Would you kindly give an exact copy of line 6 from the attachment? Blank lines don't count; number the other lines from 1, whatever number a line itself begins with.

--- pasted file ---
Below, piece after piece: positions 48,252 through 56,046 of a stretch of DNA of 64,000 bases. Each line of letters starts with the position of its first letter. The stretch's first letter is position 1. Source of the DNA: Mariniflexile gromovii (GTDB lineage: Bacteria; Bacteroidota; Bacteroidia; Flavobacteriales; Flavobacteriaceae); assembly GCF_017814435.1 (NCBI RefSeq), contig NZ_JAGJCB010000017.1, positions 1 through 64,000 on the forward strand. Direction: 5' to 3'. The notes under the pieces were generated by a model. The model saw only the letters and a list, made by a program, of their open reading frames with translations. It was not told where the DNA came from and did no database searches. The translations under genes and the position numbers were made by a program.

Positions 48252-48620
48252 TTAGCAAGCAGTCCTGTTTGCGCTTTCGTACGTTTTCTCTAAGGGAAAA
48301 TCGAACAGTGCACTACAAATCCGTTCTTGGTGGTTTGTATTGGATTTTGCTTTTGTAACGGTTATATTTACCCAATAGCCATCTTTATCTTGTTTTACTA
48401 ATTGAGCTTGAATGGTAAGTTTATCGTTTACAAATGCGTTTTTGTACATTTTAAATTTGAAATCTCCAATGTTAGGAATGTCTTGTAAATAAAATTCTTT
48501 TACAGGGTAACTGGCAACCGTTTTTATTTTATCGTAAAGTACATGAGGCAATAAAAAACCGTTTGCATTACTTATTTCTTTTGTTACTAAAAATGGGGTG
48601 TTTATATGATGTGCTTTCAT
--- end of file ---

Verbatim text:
48501 TACAGGGTAACTGGCAACCGTTTTTATTTTATCGTAAAGTACATGAGGCAATAAAAAACCGTTTGCATTACTTATTTCTTTTGTTACTAAAAATGGGGTG